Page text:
An additional Faculty of Science CAPEX allocation in 2017 has enabled us to add significantly to the simulator’s hardware. We have just received 15 further Super Micro servers and four Gigabit Ethernet copper taps, as well as a new 7-foot 19″ rack to accommodate the extra equipment.
Eight of the new servers will boost our fleet of “world servers”, allowing us to project a larger diversity of terrestrial latencies.
Another of the new servers will replace the current machine used for storage, command and control – a standard student-issue desktop at this point in time. The new machine will add plenty of storage capacity for log files as well as the ability to connect additional screens, a very useful capability if you’re trying to work with well over 100 machines at a time.
Two of the servers will act as dedicated traffic capture machines on the world and island sides of the simulated link. Together with the copper taps, they will be able to monitor traffic either side of an encoder/decoder and/or PEP. Currently, the capture functionality still resides on the encoder/decoder machines, which is not ideal as the capture functionality competes with encoding/decoding for resources. Having dedicated capture machines allows us to simply observe the network without placing any load on any of its components.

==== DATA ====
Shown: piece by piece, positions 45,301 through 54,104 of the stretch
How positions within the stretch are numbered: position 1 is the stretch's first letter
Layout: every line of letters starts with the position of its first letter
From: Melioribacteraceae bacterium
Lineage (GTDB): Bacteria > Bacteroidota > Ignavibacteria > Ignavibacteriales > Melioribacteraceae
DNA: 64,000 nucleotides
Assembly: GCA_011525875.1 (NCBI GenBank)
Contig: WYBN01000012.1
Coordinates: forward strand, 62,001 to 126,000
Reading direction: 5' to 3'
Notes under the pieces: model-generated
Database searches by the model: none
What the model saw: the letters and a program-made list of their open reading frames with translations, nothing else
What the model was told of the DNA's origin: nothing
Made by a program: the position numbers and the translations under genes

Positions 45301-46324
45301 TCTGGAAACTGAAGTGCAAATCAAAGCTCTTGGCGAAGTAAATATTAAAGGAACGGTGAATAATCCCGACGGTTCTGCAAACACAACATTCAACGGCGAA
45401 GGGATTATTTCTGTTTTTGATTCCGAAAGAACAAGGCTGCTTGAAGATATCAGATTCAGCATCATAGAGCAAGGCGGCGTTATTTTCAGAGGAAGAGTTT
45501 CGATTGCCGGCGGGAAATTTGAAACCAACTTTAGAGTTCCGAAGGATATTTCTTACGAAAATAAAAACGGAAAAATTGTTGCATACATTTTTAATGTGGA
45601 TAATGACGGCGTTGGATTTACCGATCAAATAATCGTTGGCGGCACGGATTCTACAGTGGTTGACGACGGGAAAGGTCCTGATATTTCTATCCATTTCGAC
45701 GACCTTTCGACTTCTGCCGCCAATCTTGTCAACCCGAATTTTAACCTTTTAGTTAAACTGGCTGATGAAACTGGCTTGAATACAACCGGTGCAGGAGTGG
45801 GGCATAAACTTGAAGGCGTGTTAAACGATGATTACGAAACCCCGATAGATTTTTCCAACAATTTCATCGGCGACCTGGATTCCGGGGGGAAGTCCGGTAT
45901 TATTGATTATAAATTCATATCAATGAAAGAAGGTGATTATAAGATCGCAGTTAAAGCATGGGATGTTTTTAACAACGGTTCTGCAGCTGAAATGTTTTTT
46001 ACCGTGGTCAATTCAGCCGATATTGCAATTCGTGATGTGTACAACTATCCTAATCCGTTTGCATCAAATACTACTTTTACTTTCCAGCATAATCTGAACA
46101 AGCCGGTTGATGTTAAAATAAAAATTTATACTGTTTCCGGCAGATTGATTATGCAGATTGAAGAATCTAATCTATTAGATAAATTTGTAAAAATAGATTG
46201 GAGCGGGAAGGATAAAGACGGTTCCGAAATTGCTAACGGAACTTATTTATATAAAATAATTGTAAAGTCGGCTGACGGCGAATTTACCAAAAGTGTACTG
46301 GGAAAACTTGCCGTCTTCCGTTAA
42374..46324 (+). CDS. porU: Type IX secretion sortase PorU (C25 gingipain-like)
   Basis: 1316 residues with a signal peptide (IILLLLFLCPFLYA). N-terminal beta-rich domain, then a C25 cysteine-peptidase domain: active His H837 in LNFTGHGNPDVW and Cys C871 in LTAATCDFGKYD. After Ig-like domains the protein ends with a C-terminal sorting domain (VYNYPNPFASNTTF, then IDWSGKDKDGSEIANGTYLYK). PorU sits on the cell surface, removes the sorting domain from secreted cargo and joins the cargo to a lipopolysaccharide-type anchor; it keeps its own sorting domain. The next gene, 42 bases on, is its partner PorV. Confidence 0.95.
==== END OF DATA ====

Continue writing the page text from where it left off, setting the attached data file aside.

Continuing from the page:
Two further machines will separate PEP and encoder/decoder functionality on both sides of the link, meaning that we will be able to run coded experiments with PEP and still be able to investigate which technique gains accrue to.
Of the remaining two machines, one will act as a spare world server and the other as a special purpose world server (e.g., for the provision of UDP traffic across the link).
The extra hardware is currently being configured and will be contributing to experimentation within the next few weeks.